For example, at parties or clubs, a woman must put her safety before her own enjoyment by bringing multiple friends, remaining in a tight group throughout the night, being extremely cautious when talking to or accepting drinks from strangers and never taking her eyes off of her drink. She may leave the party early if she feels unsafe, or not attend at all if she cannot get a group together. She may also wear more conservative clothing in order to draw less attention, and not drink heavily to avoid being taken advantage of.

Valenti adds, “While taking precautions is certainly not a bad idea, the fact that certain things women do are so ingrained into our daily routines is truly disturbing. It’s essentially like living in a prison all the time.” While the rape schedule isn’t necessarily a bad thing for women to follow, the fact that it exists is telling of the sheer amount of sexual assault cases that take place, as well as the culture that promotes it.

According to the Rape, Abuse & Incest National Network, or RAINN for short, one out of every six American women has been affected by rape in her lifetime, and 54 percent of these victims are young women between the ages of 18 and 34. Women, especially college students, are given a list of guidelines to adhere to in order to prevent rape.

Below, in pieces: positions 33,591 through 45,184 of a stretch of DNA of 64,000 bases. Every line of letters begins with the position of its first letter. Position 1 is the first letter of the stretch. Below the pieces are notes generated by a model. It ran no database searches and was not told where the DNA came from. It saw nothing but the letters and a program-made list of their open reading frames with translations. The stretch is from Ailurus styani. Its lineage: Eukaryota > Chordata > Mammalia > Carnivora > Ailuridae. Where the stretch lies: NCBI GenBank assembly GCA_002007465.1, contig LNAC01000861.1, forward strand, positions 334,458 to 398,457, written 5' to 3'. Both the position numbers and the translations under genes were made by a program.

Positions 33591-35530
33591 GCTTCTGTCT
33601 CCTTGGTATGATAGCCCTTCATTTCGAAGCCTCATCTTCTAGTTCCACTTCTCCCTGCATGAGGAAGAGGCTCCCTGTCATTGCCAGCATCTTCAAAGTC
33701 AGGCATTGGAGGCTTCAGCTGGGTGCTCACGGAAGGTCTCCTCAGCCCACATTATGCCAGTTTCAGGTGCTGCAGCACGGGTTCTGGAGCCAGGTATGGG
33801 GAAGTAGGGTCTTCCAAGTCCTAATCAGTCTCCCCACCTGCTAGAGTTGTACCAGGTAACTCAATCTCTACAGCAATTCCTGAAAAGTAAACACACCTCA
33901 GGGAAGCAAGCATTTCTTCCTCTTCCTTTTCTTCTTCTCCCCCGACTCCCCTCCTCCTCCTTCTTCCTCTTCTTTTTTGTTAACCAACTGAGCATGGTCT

However, no matter how many precautions women take — self-defense classes, calling ride services at night rather than walking, etc. — the bigger issue of rape ultimately isn’t being solved. College orientations and health programs teach women to know that they are vulnerable at all times, that they cannot trust anyone and that they must go out of their way to prevent themselves from being victimized. Specific courses exist to teach women how to defend themselves from possible sexual predators, and there are numerous hotlines anyone can call if they have been raped, yet nothing about telling men not to rape.

There can be pages of writing found on some college websites detailing what women should do to prevent sexual assault, but most of the time, these pages will never utter a simple statement that the perpetrators must be stopped before they get the chance. Like women, men must also be responsible for their actions (not to say that the victims are always women and the perpetrators are always men).